Wear a mask. Practice social distancing. Avoid large crowds.

Berks County officials warned at a press conference organized by community leader Hector Dorta on Aug. 10 that it is essential for residents to remain vigilant in these efforts so that the victories in the battle against the coronavirus pandemic are not lost.

"Everyone must understand that we all have a part to play in this fight," Dorta said.

Berks County, like many other counties in Pennsylvania, has seen a jump in the percentage of positive tests over the past several weeks, which has caused concern among officials at various levels of government that the county is headed in the wrong direction.

Berks added 26 positive coronavirus test results in state Department of Health reporting Monday, Aug. 10, raising the county outbreak total to 5,407 positives.

Reading Mayor Eddie Moran said the threat of the coronavirus hasn't disappeared. While the number of cases and deaths are down from what they were a few months ago, he stressed that they still show that there are people in the community testing positive for the disease.

"If we want to begin to return to some kind of normal, especially with the arrival of the flu season coming up, we all need to play a part," he said. "I would also emphasize the need for those visiting other states with a higher number of cases to quarantine when they arrive home."

Commissioners Chairman Christian Y. Leinbach said strong medical evidence proves that masks are a key part of the coronavirus battle.

He said two local health professionals during a recent roundtable discussion cited several studies showing that wearing masks is a safe and effective tool to prevent the transmission of the highly contagious disease.

Leinbach said they also addressed concerns some people have about whether wearing a mask is reducing their intake of oxygen by stating these worries are not supported by fact.

"This is not about my rights — this is about loving my neighbor," he said. "If we all do the right things as a community, we will get through this as a community."

Commissioner Kevin S. Barnhardt acknowledged that wearing a mask can feel downright miserable as the temperatures outside continue to rise but stressed how important masks are in protecting others from infection.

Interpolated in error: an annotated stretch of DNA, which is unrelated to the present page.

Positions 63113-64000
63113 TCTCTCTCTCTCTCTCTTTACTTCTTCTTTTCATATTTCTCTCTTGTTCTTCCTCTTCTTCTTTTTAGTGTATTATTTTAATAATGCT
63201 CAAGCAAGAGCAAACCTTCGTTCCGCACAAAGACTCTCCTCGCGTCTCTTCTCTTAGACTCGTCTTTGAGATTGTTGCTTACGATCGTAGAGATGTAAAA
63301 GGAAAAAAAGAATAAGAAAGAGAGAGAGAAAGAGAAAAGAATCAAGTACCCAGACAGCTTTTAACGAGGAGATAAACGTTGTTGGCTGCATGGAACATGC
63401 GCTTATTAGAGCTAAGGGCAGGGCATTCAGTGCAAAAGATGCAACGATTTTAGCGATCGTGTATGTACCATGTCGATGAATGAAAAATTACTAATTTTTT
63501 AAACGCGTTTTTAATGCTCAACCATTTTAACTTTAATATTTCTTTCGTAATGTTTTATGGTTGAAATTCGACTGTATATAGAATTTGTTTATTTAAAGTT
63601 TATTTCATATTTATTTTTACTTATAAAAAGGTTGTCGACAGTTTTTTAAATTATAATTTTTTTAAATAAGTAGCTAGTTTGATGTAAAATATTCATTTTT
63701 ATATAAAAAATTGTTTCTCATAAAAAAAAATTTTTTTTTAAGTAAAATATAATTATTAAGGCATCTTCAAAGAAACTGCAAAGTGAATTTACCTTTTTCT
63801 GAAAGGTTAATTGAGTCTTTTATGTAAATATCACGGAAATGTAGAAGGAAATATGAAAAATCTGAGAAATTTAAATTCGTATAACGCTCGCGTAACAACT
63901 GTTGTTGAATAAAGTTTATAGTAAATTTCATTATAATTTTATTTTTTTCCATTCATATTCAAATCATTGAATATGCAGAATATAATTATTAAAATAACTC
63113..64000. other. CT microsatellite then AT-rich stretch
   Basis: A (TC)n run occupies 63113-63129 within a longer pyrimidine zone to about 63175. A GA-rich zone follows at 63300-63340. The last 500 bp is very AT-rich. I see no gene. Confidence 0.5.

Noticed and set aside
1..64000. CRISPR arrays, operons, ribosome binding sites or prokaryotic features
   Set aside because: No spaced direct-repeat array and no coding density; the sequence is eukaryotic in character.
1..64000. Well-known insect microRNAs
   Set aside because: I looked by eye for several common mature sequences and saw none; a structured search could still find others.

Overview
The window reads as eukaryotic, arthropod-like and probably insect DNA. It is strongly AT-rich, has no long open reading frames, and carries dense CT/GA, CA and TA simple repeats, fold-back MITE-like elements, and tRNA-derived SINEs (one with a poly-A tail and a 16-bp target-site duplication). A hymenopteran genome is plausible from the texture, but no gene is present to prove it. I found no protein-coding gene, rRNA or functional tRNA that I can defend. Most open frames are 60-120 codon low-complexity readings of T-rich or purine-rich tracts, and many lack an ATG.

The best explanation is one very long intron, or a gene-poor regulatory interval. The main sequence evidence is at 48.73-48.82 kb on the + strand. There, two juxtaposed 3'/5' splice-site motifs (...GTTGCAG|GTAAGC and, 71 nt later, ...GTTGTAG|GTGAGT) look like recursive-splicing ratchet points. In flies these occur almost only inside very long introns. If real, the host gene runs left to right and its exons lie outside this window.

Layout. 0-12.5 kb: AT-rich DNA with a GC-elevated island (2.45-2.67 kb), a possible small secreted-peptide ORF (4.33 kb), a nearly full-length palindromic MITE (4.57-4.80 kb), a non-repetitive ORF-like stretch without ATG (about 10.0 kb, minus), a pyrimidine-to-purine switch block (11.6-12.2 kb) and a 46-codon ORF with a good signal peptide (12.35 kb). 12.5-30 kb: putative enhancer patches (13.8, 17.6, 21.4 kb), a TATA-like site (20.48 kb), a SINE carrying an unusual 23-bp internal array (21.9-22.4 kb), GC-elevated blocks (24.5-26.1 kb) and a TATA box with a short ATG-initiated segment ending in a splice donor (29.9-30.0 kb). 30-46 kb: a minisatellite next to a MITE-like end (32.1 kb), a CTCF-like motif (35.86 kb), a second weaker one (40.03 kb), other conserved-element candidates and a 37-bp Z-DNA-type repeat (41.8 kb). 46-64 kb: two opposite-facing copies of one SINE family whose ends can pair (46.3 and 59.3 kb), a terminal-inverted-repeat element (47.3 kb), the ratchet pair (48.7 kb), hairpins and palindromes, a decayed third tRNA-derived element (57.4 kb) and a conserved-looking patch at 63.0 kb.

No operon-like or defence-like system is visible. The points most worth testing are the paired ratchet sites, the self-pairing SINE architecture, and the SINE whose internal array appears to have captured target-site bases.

He warned that the threat of the pandemic is still very real.

While hospitalizations have continued to fall, state health officials have sounded the alarm about the rising percentage of people testing positive in recent weeks.

The Berks coronavirus positivity rate has landed Beks County on the state Department of Health watch list. Barnhardt pointed to information gathered through contact-tracing programs that young people who are gathering in large crowds are at the top of contributing factors in the resurgence.

"The science is out there," he said. "We are pleading with you to wear your masks and avoid crowds."

State Sen. Judy Schwank acknowledged that despite what health experts may have learned about ways to reduce spread there's still a lot we don't know about the coronavirus. That means knowing when life will get back to normal is a big question mark.

"This is very difficult," she said. "I know this is about more than just wearing a mask. It's about all the restrictions that we're facing in life and it's seeing the businesses that we care about being closed. But I ask you to take heart and have patience."

Schwank said that, in the meantime, people should seek out information using credible sources rather than depending on social media for the latest coronavirus-related news.

"I don't know about you, but I've seen some messages on Facebook that just astound me," she said. "Where's this information coming from? It is not founded in science and it is not information that is trusted, so be careful of what you share."

Schwank also reminded the community that many people have been hurt by the pandemic in many different ways. Some have lost their lives, others have lost their livelihoods and many need a helping hand.

She encouraged those who can to find avenues to support those in need.

"While we all say that we are in this together, some of us are experiencing it in a very different way then some others," she said. "Take courage and be kind."

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